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Thursday
Jun302011

Health Officials Investigating Temporary Tattoo Additive

Digital Vision/Photodisc(MINNEAPOLIS) -- They’re a hit with children and common at birthday parties, carnivals, and summer fairs. But now the Minnesota Department of Health says that an additive found in some temporary tattoos could put children at risk.

Of particular concern is the additive para-phenylenediamine (PPD), an agent used in ink known as “black henna.” Though it’s been approved by the U.S. Food and Drug Administration (FDA) for use in hair dye, PPD has not been approved for direct application to the skin and has been known to trigger allergic reactions including intense itching, blistering and even permanent scarring in some cases.

Minnesota health officials say they’re investigating the potentially harmful effects of temporary tattoos after about half of a group of 35 Twin Cities-area eighth graders reported skin reactions.

“In most cases, the lesions appeared within 20 days of getting the tattoo, and half occurred within 7 days,” the Minnesota Health Department said Thursday in announcing the warning.

“The children were treated with creams, including steroid containing creams, and three children were given oral antibiotics. Although the material used for the tattoos was described as black in color, MDH has not determined as yet whether it contained PPD or other additives,” officials said, adding that the case “underscores the need for caution before getting a henna tattoo.”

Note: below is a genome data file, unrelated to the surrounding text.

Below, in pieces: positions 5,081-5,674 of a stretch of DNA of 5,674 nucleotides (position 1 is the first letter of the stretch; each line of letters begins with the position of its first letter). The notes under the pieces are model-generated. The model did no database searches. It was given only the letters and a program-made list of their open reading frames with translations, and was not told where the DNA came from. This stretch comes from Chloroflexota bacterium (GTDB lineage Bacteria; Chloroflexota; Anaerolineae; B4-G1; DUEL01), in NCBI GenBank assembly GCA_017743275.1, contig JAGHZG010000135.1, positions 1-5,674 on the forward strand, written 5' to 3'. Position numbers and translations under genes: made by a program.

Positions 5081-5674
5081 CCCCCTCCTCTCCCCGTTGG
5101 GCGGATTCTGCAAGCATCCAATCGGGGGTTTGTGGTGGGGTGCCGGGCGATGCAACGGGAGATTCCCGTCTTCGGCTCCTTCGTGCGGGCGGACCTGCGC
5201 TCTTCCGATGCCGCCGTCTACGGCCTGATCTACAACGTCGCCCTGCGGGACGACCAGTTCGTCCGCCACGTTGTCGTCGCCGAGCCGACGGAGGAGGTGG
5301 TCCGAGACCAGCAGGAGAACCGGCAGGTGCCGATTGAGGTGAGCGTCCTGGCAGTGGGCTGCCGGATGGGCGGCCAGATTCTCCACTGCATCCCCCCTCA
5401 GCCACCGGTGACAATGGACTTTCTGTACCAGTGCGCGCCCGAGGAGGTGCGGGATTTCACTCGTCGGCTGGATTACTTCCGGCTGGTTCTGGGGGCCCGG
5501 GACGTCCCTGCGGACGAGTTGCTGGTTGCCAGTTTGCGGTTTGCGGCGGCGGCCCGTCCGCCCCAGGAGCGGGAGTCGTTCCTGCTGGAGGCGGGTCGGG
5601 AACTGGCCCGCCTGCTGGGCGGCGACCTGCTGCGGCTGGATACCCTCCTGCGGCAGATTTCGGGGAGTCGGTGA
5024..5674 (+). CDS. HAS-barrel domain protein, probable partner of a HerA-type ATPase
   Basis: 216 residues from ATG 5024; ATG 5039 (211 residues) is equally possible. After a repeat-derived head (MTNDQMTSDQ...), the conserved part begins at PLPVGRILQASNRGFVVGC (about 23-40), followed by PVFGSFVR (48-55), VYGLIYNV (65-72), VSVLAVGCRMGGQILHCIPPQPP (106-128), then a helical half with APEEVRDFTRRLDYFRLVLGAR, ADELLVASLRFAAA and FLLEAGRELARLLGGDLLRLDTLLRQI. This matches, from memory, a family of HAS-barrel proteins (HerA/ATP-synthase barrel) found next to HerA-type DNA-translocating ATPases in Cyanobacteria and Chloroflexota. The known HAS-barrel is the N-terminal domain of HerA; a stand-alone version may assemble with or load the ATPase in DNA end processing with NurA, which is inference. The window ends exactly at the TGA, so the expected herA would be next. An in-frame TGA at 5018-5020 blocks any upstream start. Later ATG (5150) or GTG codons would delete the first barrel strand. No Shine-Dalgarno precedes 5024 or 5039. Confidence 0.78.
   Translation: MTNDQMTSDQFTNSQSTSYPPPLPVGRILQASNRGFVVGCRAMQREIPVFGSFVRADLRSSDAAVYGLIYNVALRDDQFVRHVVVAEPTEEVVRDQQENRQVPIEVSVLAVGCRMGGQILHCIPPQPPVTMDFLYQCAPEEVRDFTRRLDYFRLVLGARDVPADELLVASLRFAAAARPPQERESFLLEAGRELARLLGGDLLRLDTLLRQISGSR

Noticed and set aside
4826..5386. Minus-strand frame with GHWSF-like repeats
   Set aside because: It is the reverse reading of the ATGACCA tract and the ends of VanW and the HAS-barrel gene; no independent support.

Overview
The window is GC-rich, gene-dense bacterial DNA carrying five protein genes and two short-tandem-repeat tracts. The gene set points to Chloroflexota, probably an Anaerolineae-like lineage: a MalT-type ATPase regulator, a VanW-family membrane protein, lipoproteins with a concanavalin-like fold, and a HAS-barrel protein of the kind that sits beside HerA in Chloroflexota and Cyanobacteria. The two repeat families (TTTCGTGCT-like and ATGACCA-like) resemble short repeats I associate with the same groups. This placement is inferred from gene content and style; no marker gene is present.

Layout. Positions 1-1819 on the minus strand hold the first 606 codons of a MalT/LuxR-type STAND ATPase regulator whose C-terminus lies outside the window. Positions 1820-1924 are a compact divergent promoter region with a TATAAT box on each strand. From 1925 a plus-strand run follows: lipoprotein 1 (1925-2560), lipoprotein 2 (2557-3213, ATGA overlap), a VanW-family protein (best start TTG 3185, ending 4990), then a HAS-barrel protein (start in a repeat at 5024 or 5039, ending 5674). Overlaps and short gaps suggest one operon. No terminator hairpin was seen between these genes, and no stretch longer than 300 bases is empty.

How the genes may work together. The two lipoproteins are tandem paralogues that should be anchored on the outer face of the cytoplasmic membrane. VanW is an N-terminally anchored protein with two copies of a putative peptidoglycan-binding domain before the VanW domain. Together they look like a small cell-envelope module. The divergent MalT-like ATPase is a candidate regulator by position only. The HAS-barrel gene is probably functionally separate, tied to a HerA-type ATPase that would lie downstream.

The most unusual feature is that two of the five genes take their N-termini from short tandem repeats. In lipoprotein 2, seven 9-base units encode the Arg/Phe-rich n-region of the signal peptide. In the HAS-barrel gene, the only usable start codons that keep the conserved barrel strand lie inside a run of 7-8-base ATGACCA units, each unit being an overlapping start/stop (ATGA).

Pure henna has not been approved by the FDA, but is commonly used to create temporary tattoos.

Copyright 2011 ABC News Radio

They’re a hit with children and common at birthday parties, carnivals and summer fairs. But now the Minnesota Department of Health says that an additive found in some temporary tattoos could put children at risk.

 

Of particular concern is the additive para-phenylenediamine (PPD), an agent used in ink known as “black henna.” Though it’s been approved by the U.S. Food and Drug Administration (FDA) for use in hair dye, PPD has not been approved for direct application to the skin and has been known to trigger allergic reactions including intense itching, blistering and even permanent scarring in some cases.

 

Minnesota health officials say they’re investigating the potentially harmful effects of temporary tattoos after about half of a group of 35 Twin Cities-area eighth graders reported skin reactions.

 

“In most cases, the lesions appeared within 20 days of getting the tattoo, and half occurred within 7 days,” the Minnesota Health Department said Thursday in announcing the warning.

“The children were treated with creams, including steroid containing creams, and three children were given oral antibiotics. Although the material used for the tattoos was described as black in color, MDH has not determined as yet whether it contained PPD or other additives,” officials said, adding that the case “underscores the need for caution before getting a henna tattoo.”

Pure henna has not been approved by the FDA, but is commonly used to create temporary tattoos.







ABC News Radio